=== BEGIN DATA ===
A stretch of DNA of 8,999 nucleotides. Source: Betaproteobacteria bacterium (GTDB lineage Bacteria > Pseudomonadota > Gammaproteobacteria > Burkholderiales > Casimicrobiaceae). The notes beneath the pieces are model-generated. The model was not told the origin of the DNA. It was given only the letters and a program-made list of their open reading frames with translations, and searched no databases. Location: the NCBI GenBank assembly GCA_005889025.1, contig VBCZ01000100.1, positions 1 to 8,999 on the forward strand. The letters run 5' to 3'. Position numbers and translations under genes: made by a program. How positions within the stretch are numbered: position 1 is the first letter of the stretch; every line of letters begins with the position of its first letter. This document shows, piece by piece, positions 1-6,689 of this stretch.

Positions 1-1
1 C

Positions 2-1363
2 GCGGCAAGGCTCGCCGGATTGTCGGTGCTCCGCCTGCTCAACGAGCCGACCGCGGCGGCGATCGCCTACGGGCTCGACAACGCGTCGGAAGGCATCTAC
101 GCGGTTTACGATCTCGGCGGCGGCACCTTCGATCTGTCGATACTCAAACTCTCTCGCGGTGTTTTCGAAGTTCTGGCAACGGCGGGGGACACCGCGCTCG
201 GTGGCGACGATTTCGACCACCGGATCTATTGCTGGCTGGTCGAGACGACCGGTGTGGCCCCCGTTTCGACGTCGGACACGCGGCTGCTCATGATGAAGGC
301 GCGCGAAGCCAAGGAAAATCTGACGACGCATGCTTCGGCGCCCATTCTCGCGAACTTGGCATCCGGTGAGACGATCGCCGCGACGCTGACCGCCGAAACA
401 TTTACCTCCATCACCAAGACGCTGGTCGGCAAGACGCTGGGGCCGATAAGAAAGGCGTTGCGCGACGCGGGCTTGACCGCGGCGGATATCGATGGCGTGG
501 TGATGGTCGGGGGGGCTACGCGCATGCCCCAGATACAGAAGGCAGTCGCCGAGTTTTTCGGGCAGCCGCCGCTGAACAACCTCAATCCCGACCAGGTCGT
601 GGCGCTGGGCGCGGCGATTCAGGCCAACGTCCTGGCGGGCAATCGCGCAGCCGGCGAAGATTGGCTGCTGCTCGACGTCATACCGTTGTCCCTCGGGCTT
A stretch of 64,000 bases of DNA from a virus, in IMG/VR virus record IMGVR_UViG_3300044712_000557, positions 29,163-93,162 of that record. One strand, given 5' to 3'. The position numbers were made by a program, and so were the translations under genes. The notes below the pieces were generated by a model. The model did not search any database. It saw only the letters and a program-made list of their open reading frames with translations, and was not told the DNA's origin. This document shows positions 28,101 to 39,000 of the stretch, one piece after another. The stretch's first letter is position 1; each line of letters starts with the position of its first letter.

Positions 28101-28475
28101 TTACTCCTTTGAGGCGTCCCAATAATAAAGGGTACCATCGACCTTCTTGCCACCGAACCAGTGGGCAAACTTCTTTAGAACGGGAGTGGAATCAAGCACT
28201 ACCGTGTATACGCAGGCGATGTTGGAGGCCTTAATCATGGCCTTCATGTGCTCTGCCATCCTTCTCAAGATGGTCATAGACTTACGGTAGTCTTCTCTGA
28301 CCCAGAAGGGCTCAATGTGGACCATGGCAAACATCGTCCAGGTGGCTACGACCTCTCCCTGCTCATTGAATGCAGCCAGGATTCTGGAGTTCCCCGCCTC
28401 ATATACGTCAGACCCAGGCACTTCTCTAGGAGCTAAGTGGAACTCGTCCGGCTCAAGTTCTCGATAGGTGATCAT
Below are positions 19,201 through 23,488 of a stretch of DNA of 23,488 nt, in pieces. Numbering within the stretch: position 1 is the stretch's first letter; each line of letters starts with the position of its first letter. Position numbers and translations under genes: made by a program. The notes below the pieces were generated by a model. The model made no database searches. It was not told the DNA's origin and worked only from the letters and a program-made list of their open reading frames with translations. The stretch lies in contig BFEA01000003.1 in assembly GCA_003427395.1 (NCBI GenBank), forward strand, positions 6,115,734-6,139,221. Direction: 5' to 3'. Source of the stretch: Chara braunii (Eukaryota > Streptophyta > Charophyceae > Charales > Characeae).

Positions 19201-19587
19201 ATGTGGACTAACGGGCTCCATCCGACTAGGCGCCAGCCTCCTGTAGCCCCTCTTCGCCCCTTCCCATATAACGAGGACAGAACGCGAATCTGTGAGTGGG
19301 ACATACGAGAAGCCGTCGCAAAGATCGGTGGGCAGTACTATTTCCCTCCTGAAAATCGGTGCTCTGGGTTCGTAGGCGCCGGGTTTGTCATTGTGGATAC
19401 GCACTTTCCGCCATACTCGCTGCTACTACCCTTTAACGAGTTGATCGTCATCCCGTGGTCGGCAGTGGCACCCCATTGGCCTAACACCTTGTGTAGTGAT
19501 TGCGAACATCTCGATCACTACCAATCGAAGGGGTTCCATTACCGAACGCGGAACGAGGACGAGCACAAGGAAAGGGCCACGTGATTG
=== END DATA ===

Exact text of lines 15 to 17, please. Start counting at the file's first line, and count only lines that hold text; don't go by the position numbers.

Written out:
28201 ACCGTGTATACGCAGGCGATGTTGGAGGCCTTAATCATGGCCTTCATGTGCTCTGCCATCCTTCTCAAGATGGTCATAGACTTACGGTAGTCTTCTCTGA
28301 CCCAGAAGGGCTCAATGTGGACCATGGCAAACATCGTCCAGGTGGCTACGACCTCTCCCTGCTCATTGAATGCAGCCAGGATTCTGGAGTTCCCCGCCTC
28401 ATATACGTCAGACCCAGGCACTTCTCTAGGAGCTAAGTGGAACTCGTCCGGCTCAAGTTCTCGATAGGTGATCAT